Insectes Sociaux

, Volume 59, Issue 1, pp 1–10

A review on self-destructive defense behaviors in social insects

Review Article

DOI: 10.1007/s00040-011-0210-x

Cite this article as:
Shorter, J.R. & Rueppell, O. Insect. Soc. (2012) 59: 1. doi:10.1007/s00040-011-0210-x

Abstract

Colony defense is a necessary but dangerous task for social insects, and nest defensive behaviors often lead to a premature death of the actor. As an extreme form of colony defense, self-sacrificial behaviors have evolved by kin selection in various social insects. Most self-sacrificial defensive mechanisms occur in response to an acute threat to the colony, but some behaviors are preemptive actions that avert harm to the colony. Self-sacrifice has also been observed as a form of preemptive defense against parasites and pathogens where individuals will abandon their normal colony function and die in self-exile to reduce the risk of infecting nestmates. Here, we provide an overview of the self-destructive defense mechanisms that eusocial insects have evolved and discuss avenues for future research into this form of altruism.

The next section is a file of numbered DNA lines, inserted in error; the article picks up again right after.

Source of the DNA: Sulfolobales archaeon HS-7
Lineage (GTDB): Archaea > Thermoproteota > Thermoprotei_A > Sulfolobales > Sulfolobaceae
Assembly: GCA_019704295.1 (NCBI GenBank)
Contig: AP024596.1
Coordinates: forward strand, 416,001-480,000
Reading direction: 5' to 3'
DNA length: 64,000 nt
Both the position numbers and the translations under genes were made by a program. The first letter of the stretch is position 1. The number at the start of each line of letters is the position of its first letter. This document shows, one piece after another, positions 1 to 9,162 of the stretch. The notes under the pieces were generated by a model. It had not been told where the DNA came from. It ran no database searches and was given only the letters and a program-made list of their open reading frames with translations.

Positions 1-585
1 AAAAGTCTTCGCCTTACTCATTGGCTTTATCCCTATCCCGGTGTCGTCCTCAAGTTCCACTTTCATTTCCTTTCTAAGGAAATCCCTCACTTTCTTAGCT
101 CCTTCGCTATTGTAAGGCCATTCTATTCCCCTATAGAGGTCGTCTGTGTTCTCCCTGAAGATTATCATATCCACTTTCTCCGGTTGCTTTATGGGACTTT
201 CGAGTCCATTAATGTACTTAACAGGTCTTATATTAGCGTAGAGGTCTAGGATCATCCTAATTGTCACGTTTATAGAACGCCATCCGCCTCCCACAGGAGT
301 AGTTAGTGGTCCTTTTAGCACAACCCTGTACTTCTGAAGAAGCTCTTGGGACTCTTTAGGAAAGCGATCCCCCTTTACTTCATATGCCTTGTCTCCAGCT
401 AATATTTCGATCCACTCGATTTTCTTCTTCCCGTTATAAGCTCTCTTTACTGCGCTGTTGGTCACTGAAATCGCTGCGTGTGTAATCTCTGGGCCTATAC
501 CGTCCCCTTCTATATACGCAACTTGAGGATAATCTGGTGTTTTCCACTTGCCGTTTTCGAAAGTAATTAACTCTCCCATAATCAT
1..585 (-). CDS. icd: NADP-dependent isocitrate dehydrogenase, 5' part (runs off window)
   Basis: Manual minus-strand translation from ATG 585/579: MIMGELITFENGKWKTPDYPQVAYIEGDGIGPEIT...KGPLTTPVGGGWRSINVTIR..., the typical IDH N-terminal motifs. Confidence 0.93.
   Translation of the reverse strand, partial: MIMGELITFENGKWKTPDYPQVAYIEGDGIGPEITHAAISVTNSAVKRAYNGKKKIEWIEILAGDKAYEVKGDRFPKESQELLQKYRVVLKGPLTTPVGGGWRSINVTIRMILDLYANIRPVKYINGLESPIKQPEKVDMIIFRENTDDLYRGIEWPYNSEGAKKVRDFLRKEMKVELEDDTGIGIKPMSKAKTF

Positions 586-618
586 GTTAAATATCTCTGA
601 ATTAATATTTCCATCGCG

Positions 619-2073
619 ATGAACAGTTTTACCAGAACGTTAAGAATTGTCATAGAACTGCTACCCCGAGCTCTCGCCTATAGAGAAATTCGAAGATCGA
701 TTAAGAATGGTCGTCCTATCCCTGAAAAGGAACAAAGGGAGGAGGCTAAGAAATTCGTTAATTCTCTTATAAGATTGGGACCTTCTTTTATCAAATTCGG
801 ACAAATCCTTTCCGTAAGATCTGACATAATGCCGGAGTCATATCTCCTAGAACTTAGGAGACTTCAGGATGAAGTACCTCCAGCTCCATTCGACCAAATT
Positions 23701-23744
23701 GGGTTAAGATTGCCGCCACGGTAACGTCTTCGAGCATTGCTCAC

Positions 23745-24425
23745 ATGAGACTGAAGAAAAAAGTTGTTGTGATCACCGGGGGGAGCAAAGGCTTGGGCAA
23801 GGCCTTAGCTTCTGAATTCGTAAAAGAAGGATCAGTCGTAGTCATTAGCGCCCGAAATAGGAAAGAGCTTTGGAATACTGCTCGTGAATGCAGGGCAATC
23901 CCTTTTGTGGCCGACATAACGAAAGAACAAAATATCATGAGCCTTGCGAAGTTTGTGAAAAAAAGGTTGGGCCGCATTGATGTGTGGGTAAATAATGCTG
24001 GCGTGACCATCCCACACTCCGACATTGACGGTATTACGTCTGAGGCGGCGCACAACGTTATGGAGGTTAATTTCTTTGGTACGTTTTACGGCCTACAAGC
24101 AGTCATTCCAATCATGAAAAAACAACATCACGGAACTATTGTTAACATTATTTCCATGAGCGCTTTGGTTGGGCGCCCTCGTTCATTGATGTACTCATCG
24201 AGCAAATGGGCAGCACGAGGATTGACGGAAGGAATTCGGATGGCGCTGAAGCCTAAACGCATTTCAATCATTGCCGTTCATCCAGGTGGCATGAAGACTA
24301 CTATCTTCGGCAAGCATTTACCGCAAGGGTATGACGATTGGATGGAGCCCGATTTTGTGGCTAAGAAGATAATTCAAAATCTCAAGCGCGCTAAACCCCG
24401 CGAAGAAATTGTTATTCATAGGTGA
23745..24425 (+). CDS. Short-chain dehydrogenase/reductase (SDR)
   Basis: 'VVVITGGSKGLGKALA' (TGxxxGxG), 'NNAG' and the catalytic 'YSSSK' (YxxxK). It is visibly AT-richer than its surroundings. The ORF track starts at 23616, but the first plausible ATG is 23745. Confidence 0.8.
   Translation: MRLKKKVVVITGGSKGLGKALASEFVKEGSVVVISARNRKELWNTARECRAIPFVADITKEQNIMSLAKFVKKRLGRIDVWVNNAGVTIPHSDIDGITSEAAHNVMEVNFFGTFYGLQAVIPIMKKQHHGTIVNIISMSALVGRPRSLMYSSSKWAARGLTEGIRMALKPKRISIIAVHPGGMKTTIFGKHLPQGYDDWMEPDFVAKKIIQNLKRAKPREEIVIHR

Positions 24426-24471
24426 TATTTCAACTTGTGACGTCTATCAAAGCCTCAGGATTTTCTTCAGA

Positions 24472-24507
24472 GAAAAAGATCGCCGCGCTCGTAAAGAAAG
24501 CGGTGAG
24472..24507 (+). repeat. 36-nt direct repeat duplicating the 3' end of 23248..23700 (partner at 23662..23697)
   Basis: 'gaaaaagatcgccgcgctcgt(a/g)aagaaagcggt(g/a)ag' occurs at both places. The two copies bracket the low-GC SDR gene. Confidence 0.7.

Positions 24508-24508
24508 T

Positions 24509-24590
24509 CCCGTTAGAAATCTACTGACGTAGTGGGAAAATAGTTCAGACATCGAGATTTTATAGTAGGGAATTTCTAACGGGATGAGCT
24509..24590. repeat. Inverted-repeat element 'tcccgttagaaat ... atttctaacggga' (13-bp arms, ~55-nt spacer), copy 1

Keywords

Altruism Autothysis Defensive behavior Host suicide Sting autotomy 

Copyright information

© International Union for the Study of Social Insects (IUSSI) 2011

Authors and Affiliations

  1. 1.Department of GeneticsNorth Carolina State UniversityRaleighUSA
  2. 2.Department of BiologyUniversity of North Carolina at GreensboroGreensboroUSA

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